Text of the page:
Shaping the circular future for greenhouse horticulture
During the Grow22 festival the panel discussion “Circular economy” took place, in which Alexander Boedijn kicked off with his introduction to the topic. As a researcher at the Wageningen University & Research he focuses on the transition towards a circular greenhouse sector. A topic which is becoming increasingly more in focus since a couple of years.
This year, during the Grow23 festival, we will continue the discussion and look at steps already taken in Circularity in Food Production.
Many businesses are already familiar with recycling as a way to reduce waste in horticulture. This is a first step towards the circular economy, however there are opportunities to enable better reuse of waste streams. Many of these streams are disposed of in a way which makes reusing them almost impossible. However the resources needed for the industry are depleting natural reserves. Therefore in the Netherlands the target for 2030 is set to reduce 50% of the use of natural resources. This will be a challenge for the horticulture industry which depends on materials like phosphate, basalt and oil.
“The fact that resources remain on planet earth does not mean we can easily reuse them”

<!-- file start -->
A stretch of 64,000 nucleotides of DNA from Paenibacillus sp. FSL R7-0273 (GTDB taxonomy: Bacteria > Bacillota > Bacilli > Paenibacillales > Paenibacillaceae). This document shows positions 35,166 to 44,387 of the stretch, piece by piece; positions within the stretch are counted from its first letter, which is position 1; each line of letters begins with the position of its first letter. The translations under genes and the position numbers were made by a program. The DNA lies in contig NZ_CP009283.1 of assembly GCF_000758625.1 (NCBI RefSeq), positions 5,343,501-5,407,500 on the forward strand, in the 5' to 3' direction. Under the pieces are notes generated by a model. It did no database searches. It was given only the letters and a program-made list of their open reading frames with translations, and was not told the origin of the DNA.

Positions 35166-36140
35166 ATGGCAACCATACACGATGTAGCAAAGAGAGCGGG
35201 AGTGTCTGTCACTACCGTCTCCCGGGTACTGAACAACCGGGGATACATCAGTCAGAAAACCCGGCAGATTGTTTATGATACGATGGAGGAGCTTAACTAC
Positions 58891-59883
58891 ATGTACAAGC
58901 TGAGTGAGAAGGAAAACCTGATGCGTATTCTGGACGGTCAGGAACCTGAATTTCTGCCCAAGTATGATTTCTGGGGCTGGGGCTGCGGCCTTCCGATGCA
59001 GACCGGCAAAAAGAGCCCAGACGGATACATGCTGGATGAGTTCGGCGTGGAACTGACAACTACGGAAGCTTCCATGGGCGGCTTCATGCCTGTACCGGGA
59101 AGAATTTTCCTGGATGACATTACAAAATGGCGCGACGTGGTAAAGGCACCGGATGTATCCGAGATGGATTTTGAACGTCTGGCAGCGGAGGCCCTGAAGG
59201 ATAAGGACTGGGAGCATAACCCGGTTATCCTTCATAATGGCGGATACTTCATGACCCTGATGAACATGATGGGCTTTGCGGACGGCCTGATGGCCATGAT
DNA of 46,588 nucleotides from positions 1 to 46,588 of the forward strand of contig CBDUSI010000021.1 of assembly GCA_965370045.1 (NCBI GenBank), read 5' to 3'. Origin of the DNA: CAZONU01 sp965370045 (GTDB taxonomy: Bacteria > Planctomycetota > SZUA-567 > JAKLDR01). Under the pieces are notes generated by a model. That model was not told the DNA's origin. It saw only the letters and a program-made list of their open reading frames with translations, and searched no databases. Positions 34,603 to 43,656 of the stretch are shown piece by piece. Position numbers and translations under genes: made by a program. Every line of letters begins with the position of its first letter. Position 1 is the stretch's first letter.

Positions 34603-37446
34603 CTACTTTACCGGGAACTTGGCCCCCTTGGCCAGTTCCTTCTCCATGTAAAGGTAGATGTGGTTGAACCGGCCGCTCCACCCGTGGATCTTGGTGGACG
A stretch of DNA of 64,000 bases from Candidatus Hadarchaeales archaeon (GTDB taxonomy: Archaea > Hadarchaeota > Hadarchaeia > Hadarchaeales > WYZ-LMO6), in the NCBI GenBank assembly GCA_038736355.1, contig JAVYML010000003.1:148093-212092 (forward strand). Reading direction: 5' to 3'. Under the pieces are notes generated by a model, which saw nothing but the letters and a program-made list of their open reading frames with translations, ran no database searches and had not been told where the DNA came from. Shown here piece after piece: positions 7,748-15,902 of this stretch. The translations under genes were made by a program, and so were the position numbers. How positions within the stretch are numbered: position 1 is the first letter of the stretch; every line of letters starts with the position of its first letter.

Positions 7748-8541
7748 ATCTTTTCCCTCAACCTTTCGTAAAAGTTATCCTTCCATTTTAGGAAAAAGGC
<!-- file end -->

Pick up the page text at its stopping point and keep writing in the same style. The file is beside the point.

Going from grey to green
To make the next steps towards circularity more clear Alexander introduces the supporting visual of moving from the “grey circle” to the “green circle”: Going from taking resources to reducing the need for these raw materials, by reusing what is in the green circle. This can be done, for instance, by tapping into other businesses’ waste flows, which can be valuable for the greenhouse horticulture industry. He also shares insightful flowcharts for various material flows in the tomato growing business as well as roses and phalaenopsis (orchids). With these analyses he can better analyze where the waste streams for different crops are, and therefore spot the opportunities to reduce the most per industry sector.
There is a lot of work to do to, but there are also good examples of where the industry is already taking the first steps towards a circular economy in the horticulture industry, by being creative. For example the recirculation of fertigation water in the Netherlands is already happening for decades. The goal here is to be emission free by 2027, where all of the rainwater that is used will be almost 100% reused. Thereby, next to saving water, it is also minimizing the loss of fertilizers and plant protection products. Another good example Alexander mentions is to produce a nitrate fertilizer based on manure, but still suitable for the high tech irrigation systems in the greenhouses. And sometimes it is about a different way of thinking about the business case of what you sell. The last example shared is about orchids as a service, saving raw material input compared to traditional business models.
Interested to know the rest of the story? Watch the full panel discussion video, including the valuable contributions of William Neale, Dr Ilmari Absetz, Gerard Sikes and Jussi Kankainen.